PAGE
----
Last Update: 13 September 2010
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- Show that (
*p*→ (*q*→*r*)) ≡ ((*p*∧*q*) →*r*):To show that 2 propositions are logically equivalent,

we need to show that their truth tables have the same input-output (I-O) columns:T-table for (

*p*→ (*q*→*r*)):*p**q**r*( *q*→*r*)( *p*→ (*q*→*r*))T T T T T T T F F F T F T T T T F F T T F T T T T F T F F T F F T T T F F F T T T-table for ((

*p*∧*q*) →*r*):*p**q**r*( *p*∧*q*)(( *p*∧*q*) →*r*)T T T T T T T F T F T F T F T T F F F T F T T F T F T F F T F F T F T F F F F T Note that the I-O columns are the same,

*even though the intermediate columns are different*. - One topic of CSE 191 is learning how to do proofs. Here's
one:
**Theorem:**-
Let

*A*,*B*be propositions.

Then*A*≡*B*iff (*A*↔*B*) is a tautology.I.e., two propositions (

*A*,*B*) are equivalent iff their biconditional (*A*↔*B*) is a tautology.**Remarks:**- Note that the book gives this as the
*definition*of "logically equivalent".

This kind of thing happens frequently in math:- One mathematician's
definition is another's theorem

(and, whenever that's the case, the first mathematician's*theorem*is the second mathematician's*definition*)! - Note that there are 3 different uses of a kind of "biconditional" in this
theorem:
- The "≡" says that two propositions are logically equivalent.
- The "iff" says that two mathematical-English sentences

("*A*≡*B*" and "(*A*↔*B*) is a tautology") are necessary and sufficient for each other. - The "↔" connects
*A*with*B*to form a molecular proposition.

**proof:**-
We have to show that a sentence of the form "P iff Q" is the case,
- If P, then Q
- If Q, then P
- To show: if P, then Q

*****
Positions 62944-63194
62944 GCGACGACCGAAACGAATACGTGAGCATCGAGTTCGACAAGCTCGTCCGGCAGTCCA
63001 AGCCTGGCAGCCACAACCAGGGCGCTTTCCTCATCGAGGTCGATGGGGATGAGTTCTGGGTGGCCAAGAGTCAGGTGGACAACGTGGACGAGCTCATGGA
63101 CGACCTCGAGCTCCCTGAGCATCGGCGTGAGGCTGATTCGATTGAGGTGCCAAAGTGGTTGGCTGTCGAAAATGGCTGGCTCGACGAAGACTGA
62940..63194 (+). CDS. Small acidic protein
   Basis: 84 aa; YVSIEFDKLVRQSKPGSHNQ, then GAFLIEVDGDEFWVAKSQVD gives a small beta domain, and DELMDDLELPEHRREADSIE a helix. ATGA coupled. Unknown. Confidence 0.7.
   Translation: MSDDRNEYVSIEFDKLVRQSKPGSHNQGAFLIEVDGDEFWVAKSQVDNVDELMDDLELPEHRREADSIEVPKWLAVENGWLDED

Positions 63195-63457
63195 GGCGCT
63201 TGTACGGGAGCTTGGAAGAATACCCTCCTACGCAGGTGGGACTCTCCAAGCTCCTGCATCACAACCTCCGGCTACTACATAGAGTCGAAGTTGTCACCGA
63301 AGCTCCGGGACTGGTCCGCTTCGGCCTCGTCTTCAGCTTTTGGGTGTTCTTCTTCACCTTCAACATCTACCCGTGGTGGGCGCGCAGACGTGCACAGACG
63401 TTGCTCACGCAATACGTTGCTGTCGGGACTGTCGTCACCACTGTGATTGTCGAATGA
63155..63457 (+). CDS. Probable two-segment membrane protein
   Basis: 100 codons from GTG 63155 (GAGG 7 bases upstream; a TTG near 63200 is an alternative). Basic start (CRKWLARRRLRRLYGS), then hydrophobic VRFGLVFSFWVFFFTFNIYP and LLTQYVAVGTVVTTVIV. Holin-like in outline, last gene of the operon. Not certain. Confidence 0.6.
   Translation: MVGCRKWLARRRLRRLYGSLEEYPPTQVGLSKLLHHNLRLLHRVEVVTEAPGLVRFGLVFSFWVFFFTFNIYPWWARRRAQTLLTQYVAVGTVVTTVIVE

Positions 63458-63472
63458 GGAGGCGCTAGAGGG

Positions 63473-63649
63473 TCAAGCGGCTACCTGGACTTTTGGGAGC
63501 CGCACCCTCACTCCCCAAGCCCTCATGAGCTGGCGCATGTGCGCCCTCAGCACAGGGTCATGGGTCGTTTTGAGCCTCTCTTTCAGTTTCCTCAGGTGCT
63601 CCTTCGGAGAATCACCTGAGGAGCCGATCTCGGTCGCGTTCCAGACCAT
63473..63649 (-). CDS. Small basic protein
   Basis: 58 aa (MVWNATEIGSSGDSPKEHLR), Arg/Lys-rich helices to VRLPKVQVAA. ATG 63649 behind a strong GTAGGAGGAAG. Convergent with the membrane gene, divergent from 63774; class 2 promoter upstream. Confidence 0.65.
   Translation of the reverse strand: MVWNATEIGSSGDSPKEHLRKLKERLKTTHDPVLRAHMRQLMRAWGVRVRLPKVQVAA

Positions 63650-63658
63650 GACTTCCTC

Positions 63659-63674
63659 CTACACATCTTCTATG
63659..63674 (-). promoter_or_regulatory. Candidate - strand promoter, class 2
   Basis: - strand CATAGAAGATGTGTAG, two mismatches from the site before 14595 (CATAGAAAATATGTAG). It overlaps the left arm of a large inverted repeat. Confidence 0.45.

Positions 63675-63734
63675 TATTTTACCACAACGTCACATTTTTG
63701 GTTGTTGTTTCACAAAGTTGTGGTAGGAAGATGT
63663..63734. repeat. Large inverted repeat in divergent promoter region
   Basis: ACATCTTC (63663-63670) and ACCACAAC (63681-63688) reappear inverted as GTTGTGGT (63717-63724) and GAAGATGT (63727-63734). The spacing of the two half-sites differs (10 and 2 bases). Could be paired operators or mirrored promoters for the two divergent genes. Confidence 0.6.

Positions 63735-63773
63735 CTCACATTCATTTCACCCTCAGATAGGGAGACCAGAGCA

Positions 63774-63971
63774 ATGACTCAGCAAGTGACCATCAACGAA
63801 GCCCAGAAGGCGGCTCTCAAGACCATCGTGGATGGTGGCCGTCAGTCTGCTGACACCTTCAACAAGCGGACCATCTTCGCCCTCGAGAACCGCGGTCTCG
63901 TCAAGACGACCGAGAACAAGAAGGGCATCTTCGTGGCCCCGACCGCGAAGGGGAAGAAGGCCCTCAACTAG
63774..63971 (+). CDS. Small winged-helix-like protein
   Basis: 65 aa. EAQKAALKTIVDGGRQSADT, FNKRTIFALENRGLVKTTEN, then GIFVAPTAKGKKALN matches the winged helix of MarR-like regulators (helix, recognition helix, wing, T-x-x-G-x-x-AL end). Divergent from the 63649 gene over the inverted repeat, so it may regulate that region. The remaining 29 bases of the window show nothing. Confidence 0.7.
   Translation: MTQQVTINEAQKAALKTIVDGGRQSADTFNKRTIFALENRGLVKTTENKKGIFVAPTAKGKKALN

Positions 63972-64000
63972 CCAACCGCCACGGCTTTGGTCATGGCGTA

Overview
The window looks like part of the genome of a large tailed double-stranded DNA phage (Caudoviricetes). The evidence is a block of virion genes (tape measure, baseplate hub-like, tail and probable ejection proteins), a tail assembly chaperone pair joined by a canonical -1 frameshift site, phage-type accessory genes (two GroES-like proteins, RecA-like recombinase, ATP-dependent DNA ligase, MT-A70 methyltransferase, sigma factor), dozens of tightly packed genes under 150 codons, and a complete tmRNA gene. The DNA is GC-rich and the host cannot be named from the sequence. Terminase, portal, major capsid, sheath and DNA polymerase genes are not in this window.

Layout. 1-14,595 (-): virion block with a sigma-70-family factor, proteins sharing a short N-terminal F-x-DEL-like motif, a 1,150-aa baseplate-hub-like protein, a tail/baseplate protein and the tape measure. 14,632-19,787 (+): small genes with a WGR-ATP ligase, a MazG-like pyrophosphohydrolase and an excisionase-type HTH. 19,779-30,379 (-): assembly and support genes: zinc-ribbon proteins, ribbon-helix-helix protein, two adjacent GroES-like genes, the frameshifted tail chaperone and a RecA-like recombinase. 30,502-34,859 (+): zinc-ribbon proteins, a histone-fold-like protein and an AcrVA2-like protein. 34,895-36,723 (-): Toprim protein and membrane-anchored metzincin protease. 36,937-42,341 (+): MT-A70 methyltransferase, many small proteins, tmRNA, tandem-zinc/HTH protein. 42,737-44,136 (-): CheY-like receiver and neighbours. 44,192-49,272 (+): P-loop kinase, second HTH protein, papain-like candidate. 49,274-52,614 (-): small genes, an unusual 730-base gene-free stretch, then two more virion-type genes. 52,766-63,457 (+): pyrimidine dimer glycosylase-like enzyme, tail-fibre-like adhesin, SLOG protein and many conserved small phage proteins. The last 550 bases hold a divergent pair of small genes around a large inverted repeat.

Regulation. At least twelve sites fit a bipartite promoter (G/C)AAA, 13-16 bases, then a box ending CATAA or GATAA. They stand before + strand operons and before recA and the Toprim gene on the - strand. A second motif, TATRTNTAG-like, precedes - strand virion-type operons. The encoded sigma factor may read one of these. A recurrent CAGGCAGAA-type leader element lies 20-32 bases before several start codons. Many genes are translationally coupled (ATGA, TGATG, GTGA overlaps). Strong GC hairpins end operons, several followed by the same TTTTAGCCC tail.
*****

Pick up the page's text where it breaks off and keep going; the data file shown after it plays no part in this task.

we need to assume (or suppose, or make believe) that P is the case

and then show that—under that assumption (or under that supposition, or in that hypothetical situation)—Q is the caseSuppose

*A*≡*B*, & show (*A*↔*B*) is a tautology:-
Because

*A*≡*B*, we can replace "≡" with its definition:-
For all rows of the t-table, tval(

*A*) = tval(*B*)But, if we now add a column for (

*A*↔*B*) to the t-table,

it will get filled in with Ts, because of the semantics of ↔So, for all rows, tval(

*A*↔*B*) = T.But this is the definition of a tautology!

So, (

*A*↔*B*) is a tautology

which is what we wanted to prove ("QED") in this first part of the proof[This is where we ended today, but, for the sake of completeness, here's the rest of the proof, which we'll review in class on Wednesday.]

- To show: if Q, then P

we need to assume that Q, and then show that P:Suppose (

*A*↔*B*) is a tautology, & show*A*≡*B*:-
Because (

*A*↔*B*) is a tautology, we can replace "is a tautology" by its definition:- for all rows, tval(

*A*↔*B*) = TBut the only way for tval(

*A*↔*B*) = T is for tval(*A*) = tval(*B*), by the semantics of ↔So, for all rows, tval(

*A*) = tval(*B*)But this is the definition of logical equivalence!

So,

*A*≡*B*,which is QED for the second part of the proof.

where P = "*A*≡*B*"

and where Q = "(*A*↔*B*) is a tautology".To do that, we need to show two things:

- Note that the book gives this as the

Text copyright © 2010 by William J. Rapaport (rapaport@buffalo.edu)

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http://www.cse.buffalo.edu/~rapaport/191/F10/lecturenotes-20100913.html-20100913-2